From Dusk Till Dawn Season 2 DVD review

The Gecko brothers return in From Dusk Till Dawn Season 2

From Dusk Till Dawn: The Series, for El Rey Network and Miramax. L to R; Briana Evigan as Sonja Lam and D.J. Cotrona as Seth Gecko.

We were sceptical when Robert Rodriguez announced that he’d be turning his and Quentin Tarantino’s cult movie into a TV series, but the first season of From Dusk Till Dawn gradually built into a fun blend of pulpy noir, vampire mythology and gory action. Season 2 goes for the same recipe, but ends up struggling from the same issues, with a couple of new ones to boot.

The Gecko brothers have split up following the Titty Twister bloodbath, with newly vamped Richie (Zane Holtz) joining Satanico Pandemonium (Eiza González) on her mission to kill bloodsucking overlord Amancio Malvado (Esai Morales), while Seth (DJ Cotrona) is struggling to get by in Mexico with newly orphaned Kate Fuller (Madison Davenport).

An ancient prophecy involving a blood well will draw them back together, along with conniving vampire Carlos (Wilmer Valderrama) and his new dogsbody Scott Fuller (Brandon Soo Hoo), dogged Texas Ranger Gonzalez (Jesse Garcia), and unstoppable killing machine The Regulator (Danny Trejo).

Although the first season did an admirable job of turning 90 minutes into ten hours, there’s rather more wheel-spinning here as Rodriguez and company go entirely off-road.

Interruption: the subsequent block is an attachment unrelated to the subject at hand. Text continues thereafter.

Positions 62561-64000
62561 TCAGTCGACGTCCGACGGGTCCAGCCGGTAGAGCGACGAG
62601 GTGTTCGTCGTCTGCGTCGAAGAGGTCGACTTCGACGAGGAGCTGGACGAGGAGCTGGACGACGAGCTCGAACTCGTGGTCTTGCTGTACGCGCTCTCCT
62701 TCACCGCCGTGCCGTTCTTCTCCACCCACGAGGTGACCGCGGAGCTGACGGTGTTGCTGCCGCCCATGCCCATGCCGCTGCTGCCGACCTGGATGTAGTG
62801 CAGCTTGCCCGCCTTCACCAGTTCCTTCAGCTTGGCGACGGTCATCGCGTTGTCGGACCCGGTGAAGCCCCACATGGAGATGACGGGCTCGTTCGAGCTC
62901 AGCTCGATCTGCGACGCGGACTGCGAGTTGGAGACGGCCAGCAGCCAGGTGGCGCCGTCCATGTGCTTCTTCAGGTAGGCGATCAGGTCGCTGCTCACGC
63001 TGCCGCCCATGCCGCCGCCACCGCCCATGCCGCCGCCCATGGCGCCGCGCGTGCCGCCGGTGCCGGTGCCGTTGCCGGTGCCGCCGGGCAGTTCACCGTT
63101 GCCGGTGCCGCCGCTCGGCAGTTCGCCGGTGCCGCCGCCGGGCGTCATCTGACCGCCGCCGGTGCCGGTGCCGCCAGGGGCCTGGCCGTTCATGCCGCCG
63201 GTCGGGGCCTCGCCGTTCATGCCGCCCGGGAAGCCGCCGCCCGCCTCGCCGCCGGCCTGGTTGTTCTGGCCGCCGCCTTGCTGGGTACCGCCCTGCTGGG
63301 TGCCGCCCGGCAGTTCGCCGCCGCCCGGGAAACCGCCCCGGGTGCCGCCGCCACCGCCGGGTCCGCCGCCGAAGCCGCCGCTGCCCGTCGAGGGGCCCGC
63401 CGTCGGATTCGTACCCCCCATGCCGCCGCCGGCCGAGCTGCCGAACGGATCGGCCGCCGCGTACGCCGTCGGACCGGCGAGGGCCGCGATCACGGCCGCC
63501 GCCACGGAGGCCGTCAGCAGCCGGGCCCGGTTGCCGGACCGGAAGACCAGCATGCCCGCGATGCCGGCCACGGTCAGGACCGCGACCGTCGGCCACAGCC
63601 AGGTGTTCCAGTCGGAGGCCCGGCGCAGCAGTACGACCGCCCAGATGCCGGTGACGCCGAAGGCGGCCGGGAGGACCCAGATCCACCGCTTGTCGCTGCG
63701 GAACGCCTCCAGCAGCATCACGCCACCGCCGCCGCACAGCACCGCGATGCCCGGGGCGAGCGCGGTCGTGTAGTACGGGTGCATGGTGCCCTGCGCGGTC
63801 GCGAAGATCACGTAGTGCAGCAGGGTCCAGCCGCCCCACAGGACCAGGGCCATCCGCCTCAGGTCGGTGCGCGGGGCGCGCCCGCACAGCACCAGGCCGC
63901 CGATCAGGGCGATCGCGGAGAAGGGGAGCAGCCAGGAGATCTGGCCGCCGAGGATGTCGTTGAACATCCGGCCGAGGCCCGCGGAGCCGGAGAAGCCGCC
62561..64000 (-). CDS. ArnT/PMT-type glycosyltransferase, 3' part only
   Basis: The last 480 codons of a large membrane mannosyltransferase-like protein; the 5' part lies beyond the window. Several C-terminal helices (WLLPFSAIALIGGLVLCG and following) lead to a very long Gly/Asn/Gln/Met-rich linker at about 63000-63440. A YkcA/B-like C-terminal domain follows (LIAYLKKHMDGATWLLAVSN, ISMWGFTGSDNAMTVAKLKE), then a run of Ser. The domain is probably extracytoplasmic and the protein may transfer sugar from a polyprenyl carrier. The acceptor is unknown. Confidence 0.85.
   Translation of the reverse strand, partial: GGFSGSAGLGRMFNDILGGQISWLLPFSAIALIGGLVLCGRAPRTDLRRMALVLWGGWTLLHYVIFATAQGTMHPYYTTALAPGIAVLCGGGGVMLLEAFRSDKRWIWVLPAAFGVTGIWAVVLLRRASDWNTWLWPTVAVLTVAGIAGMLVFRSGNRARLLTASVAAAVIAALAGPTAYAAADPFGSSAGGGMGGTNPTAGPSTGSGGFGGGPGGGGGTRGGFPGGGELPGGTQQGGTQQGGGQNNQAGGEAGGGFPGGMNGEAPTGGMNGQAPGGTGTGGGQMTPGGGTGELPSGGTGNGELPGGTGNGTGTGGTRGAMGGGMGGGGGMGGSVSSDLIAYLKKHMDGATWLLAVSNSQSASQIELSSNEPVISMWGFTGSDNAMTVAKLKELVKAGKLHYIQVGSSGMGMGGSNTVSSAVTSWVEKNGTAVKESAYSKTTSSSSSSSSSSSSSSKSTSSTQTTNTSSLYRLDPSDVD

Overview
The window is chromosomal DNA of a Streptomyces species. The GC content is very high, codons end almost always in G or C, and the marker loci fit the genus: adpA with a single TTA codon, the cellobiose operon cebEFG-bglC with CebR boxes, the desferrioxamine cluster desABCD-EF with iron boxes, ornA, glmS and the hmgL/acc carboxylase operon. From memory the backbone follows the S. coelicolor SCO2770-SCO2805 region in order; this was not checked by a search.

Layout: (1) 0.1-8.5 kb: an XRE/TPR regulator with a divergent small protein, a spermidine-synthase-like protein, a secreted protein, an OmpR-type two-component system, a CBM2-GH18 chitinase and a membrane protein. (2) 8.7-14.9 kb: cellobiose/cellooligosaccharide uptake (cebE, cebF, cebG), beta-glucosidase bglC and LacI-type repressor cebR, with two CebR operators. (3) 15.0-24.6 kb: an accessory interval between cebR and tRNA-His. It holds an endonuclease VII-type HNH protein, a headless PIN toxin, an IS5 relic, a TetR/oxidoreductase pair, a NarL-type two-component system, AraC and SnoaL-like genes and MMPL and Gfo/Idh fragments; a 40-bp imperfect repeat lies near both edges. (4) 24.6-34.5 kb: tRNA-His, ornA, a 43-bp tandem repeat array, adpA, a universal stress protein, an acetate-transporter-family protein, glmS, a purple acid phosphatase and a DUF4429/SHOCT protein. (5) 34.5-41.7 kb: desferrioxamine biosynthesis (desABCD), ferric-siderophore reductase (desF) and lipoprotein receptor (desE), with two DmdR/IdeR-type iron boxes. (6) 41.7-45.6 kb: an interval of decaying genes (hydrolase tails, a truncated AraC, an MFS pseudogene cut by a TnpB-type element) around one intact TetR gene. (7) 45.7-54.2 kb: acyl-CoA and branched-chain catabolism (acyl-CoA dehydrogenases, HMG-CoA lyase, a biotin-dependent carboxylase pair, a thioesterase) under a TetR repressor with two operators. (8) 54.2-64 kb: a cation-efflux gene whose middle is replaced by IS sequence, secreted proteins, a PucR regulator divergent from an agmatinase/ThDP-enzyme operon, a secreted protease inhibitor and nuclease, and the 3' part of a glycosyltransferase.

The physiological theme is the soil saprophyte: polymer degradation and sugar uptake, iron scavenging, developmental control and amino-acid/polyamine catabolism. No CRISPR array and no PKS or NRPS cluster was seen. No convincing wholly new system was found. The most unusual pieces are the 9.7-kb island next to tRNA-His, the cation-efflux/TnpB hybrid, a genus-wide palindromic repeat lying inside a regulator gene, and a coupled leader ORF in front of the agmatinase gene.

With most of the characters heading towards the same final destination (even if they don’t all know it), keeping them apart means the show drags, despite the frequent outbursts of bloody violence.

So while we get Danny Trejo as a body-part eating badass, we also get more bickering, endless hissing about vengeance and an increasingly convoluted history to go with the Tarantino-y conversations about Kopi Luwak and Iron Fist.

On the plus side, there’s still a southern-fried charm to its Texan weirdness, there’s plenty of scenery-chewing from veterans like Morales, Jeff Fahey and Jere Burns, and it does deliver on the action and gore fronts.

The final couple of episodes do finally put their foot to the accelerator, and fans of the first season will find enough to keep them invested, but the already-in-production Season Three is going to have to stop coasting if it wants us to come back.